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Theater project holds a mirror up to the recession

'The Great Recession,' premiering off-off-Broadway, brings together six up-and-coming playwrights and a troupe of unpaid young actors. Waiting in the wings are their own real-life hard times.

November 20, 2009|By Geraldine Baum
  • Sarah Stephens and Robert Grant rehearse a fight scene for one of the plays in "The Great Recession."
Sarah Stephens and Robert Grant rehearse a fight scene for one of the plays… (Carolyn Cole / Los Angeles…)

Reporting from New York — Two young actors are rehearsing a pivotal fight scene in a new short play opening tonight at a small theater in Lower Manhattan. They are portraying out-of-work laborers from the Midwest who have been flown to New York to participate in a kill-or-be-killed social experiment that earns the survivor $25,000.

For what feels like a very long minute, the actors struggle, their faces and bodies contorted, over a (fake) knife until finally they crash onto the stage floor. The thump shakes every inch of this 75-seat theater. But that is not what impresses the playwright, Adam Rapp, who is also the director.

"What's great about what just happened," Rapp later tells the actors from his front-row perch, "is that we, in the risers, felt that. . . . The more you jump . . . the more we feel this."

"This," in this case, is not just blood lust, but the universal desperation of people being swallowed up by financial chaos.

Last winter as the American economy seized up, the Flea Theater commissioned six rising playwrights, all beacons of New York's off- and off-off-Broadway theater scene, to write 10-minute plays for a series titled "The Great Recession."

The stories were to be tailored not to fiftysomethings losing a career after decades, but to twentysomethings barely out of college and foundering in a job market nobody prepared them for. The playwrights were given until the end of the summer to see if they could come up with something expressly for the Flea's young, unpaid acting troupe, the Bats.

At first, Rapp, who has written a dozen plays and several novels, was reluctant to attempt such a grand topic for so brief a time frame.

"When I heard 10 minutes, I thought, 'Oh, can it be 20?' " said Rapp, a finalist for the Pulitzer Prize in drama.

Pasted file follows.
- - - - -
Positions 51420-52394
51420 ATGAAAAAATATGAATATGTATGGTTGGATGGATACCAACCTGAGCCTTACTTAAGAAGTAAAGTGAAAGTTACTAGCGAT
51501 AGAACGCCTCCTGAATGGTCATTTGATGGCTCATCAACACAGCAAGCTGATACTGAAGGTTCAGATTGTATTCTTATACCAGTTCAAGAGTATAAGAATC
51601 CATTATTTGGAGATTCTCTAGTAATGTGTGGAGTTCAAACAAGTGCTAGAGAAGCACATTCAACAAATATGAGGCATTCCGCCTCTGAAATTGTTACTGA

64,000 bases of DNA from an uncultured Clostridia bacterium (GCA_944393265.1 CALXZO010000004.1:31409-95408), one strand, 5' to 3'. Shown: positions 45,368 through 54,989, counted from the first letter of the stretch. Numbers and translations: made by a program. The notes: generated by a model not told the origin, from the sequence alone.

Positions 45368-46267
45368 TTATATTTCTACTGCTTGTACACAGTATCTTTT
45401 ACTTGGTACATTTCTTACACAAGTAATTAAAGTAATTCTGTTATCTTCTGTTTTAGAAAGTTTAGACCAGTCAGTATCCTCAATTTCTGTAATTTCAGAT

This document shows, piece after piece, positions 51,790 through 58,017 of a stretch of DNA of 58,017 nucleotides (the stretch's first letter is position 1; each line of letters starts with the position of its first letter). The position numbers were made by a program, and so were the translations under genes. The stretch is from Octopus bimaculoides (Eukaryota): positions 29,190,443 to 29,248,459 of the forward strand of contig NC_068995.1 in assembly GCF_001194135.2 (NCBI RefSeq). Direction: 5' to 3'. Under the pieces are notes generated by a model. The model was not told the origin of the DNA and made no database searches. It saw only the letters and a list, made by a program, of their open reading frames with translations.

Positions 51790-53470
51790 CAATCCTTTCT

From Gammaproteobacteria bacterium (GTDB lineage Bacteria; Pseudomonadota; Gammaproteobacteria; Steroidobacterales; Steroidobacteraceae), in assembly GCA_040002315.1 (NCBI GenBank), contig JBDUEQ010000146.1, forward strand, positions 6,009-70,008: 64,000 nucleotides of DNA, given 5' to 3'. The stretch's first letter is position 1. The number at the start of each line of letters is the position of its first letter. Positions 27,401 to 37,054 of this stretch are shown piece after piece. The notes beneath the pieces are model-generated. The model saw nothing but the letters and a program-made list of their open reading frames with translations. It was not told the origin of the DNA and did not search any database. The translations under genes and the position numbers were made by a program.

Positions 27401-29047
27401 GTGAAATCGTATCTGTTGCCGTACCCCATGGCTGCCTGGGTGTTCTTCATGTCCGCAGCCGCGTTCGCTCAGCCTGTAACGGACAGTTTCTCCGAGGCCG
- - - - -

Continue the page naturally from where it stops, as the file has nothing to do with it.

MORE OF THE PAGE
But he got right on it.

"Yes, commissions aren't that much money, but at this point I'll take anything," said Rapp, who was paid $800 for his 12-minute play called "Classic Kitchen Timer."

That was also sort of the point.

Jim Simpson, the Flea's artistic director, was as eager to get a youthful outlook on this economic moment as he was to provide artistic expression for playwrights with immense talent and dwindling funds.

Simpson said he wondered, "What are they thinking?"

A stalwart of off-off-Broadway (think avant-garde and cheap tickets), the Flea has made a mission over the last 14 years of not waiting to ask questions about charged contemporary issues, which mainstream theaters often avoid during hard times. The company is best known for such original productions as the post-Sept. 11 play "The Guys," and for works by A.R. Gurney, who premiered "O Jerusalem," about the Israeli-Palestinian conflict, during the tense spring of 2003.

"The Guys," a two-person drama that drew packed houses and later became a movie, not only fulfilled people's need to understand their responses to what had happened a few blocks south of the Flea's White Street playhouse, its success also helped steady the company's finances, which were a disaster as a result of the disaster.

So was the Flea again aiming for a win-win scenario by asking playwrights it had been nurturing to explore the impact of the recent financial crisis as a way both to understand and survive it?

"Oh that we were that canny of businessmen," said Simpson, laughing and shaking his head in the Flea's lobby, decorated with framed posters from past plays. "No, here we are reaching for good theater, to see where it takes us."

With sweet-looking young actors and spare sets, the plays range from Rapp's starkly apocalyptic drama to Thomas Bradshaw's absurdly realistic "New York Living." Only "Unum," by Will Eno, who was once described as "a Samuel Beckett for the Jon Stewart generation," takes an encyclopedic stab at the issue -- in all of 20 minutes.

A play within a play, "New York Living" revolves around young theater types obsessed with the usual: sex, winning a Tony Award and real estate. It is, after all, set in New York.

"I'm a big fan of following real estate to understand everything," said Bradshaw, 29, whose mother was a real estate agent in New Jersey, where he grew up around the corner from a train that got him to Manhattan in half an hour.

One of his "New York Living" characters is a young actress who gets involved with her scene partner and agrees to move in with him for questionable reasons. (It's either that or live with her parents.)

Anna Greenfield, 23, who plays the compromised actress, said her character reflects the worst of what she sees herself becoming if she lost her part-time job in a Mexican restaurant. "It makes me nauseous, really uncomfortable, to think I would do what she does," Greenfield said. "You want to have some control over your life."

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